Update #3, Wednesday, February 8 from the Retroviruses and Opportunistic Infections, National Meeting
Dr. Eric Daar offers perspectives of interest on topics from the 13th Conference on Retroviruses and Opportunistic Infections (held in Denver, Colorado February 5-8, 2006)
This is a report from the final day of the 13th Conference on Rotaviruses and Opportunistic Infections in Denver, Colorado. There were numerous presentations particularly related to complications of antiretroviral therapy and novel and emerging treatments. I will focus on these topics along with select epidemiologic studies.
- Circumcision and HIV Transmission
- Tolerability of Antiretroviral Therapy in the Developing World
- Cardiovascular Disease and Antiretroviral Therapy
- Antiretroviral Therapy in Development
Circumcision and HIV Transmission
A Plenary presentation by Tom Quinn from the National Institutes of Health and Johns Hopkins University provided an overview on the background and rationale for considering the role of male circumcision as a strategy to reduce HIV transmission. He summarized that there are numerous factors that determine the infectiousness of an HIV-infected individual. He commented that person's viral load as well as viral load in genital secretions, along with the presence or absence of circumcision, the stage of their clinical disease, the presence of genital ulcers or other sexually transmitted diseases, cervical pathology, certain other characteristics of a given strain of HIV and even the use of antiretroviral therapy may influence infectiousness. Factors that might increase the risk for someone to acquire HIV include the viral load in blood as well as genital secretions of their sexual partner, the presence or absence of circumcision, genital ulcers, sexually transmitted infections, cervical pathology, as well as genetic factors. He provided some history and perspective on circumcision, including medical benefits such as lower risks of cervical cancer amongst partners of men who have been circumcised as well as a reduced risk of penile cancer and localized infections, both sexual and otherwise in those who have been circumcised.
In a variety of epidemiologic studies looking at communities in which circumcision is common (greater than 80 percent) verses uncommon (less than 20 percent, it has been shown that circumcision is associated with low frequency of HIV infection. There was a pivotal study from Rakai published in the New England Journal several years ago by Tom Quinn and his colleagues showing that viral load was an important predictor of HIV transmission amongst discordant couples. They also noted that independent of viral load amongst 50 individuals in which the male partner was circumcised, there were no cases of transmission. A potential biologic explanation includes the fact that many target cells for HIV infection are present under-surface of the foreskin which otherwise are not present in circumcised individuals. Ultimately this led to the initiation of 3 randomized controlled trials, one in South Africa, another in Uganda and Kenya. These communities have populations with a low frequency of circumcision and were randomly assigned to circumcision or no circumcision. Recently, the report from one of these 3 trials, all of which include over 2500 to 5000 patients, was reported when the data safety monitoring board terminated the trial because it found circumcision to be clearly associated with lower risk of transmission. This study was looking at the risk for men to acquire infection from women; with more information is needed from the other trials to confirm these findings as well as to assess the effect on transmission to women.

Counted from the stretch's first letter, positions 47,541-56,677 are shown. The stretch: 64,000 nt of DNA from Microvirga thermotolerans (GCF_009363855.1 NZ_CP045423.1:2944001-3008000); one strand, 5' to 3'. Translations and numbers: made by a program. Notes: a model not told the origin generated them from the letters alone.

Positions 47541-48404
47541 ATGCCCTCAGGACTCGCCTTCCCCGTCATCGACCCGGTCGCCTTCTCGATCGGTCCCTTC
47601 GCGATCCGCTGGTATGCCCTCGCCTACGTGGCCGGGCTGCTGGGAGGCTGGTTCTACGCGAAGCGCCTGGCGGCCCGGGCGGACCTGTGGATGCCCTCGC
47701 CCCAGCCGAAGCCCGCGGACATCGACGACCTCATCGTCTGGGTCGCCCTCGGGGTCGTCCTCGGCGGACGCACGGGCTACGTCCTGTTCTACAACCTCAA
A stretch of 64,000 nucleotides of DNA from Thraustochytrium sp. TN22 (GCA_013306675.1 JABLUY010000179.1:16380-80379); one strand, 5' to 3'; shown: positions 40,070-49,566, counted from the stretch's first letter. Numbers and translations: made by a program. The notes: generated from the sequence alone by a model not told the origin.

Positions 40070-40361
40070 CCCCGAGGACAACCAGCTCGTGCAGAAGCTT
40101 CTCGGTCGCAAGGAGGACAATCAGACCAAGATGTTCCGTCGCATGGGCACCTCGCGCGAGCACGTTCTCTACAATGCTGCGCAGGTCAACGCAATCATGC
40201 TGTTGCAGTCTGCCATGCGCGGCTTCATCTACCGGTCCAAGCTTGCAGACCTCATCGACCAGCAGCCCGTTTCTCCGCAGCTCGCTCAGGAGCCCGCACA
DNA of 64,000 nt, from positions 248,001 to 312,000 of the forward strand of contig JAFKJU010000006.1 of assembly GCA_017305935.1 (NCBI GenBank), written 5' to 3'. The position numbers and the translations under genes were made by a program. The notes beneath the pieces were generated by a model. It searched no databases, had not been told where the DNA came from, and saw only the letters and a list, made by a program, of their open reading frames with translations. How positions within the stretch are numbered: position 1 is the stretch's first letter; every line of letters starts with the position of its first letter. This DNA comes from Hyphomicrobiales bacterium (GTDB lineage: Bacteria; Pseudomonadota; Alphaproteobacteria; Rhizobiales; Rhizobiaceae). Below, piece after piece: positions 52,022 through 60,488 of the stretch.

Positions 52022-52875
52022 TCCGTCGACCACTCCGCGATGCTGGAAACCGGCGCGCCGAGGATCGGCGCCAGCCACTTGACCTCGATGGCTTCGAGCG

There were two important studies presented by the CDC, one in Uganda and one in Nairobi, looking at the side effects associated with the roll-out of antiretroviral therapy in the developing world. The largest of the two studies was from Uganda where they looked at 1000 patients between 2003 and 2004- about 75% women who were treated as part of a home-based AIDS care program with mostly D4T, 3TC and nevirapine- a common regimen used in the developing world. The investigators followed these people for the development of toxicities and found that peripheral neuropathy was seen in about 36%, 10% being severe, with rash in 6%, 2% being reported as severe. In addition, 2% of subjects developed hypersensitivity reaction (presumably to nevirapine). Overall, up to 40% of the patients in this group developed some toxicity, 14% being severe. Therefore, while there are clear clinical benefits that are going to be associated with the roll-out of therapy, it will be important to monitor for toxicities to assure patient safety.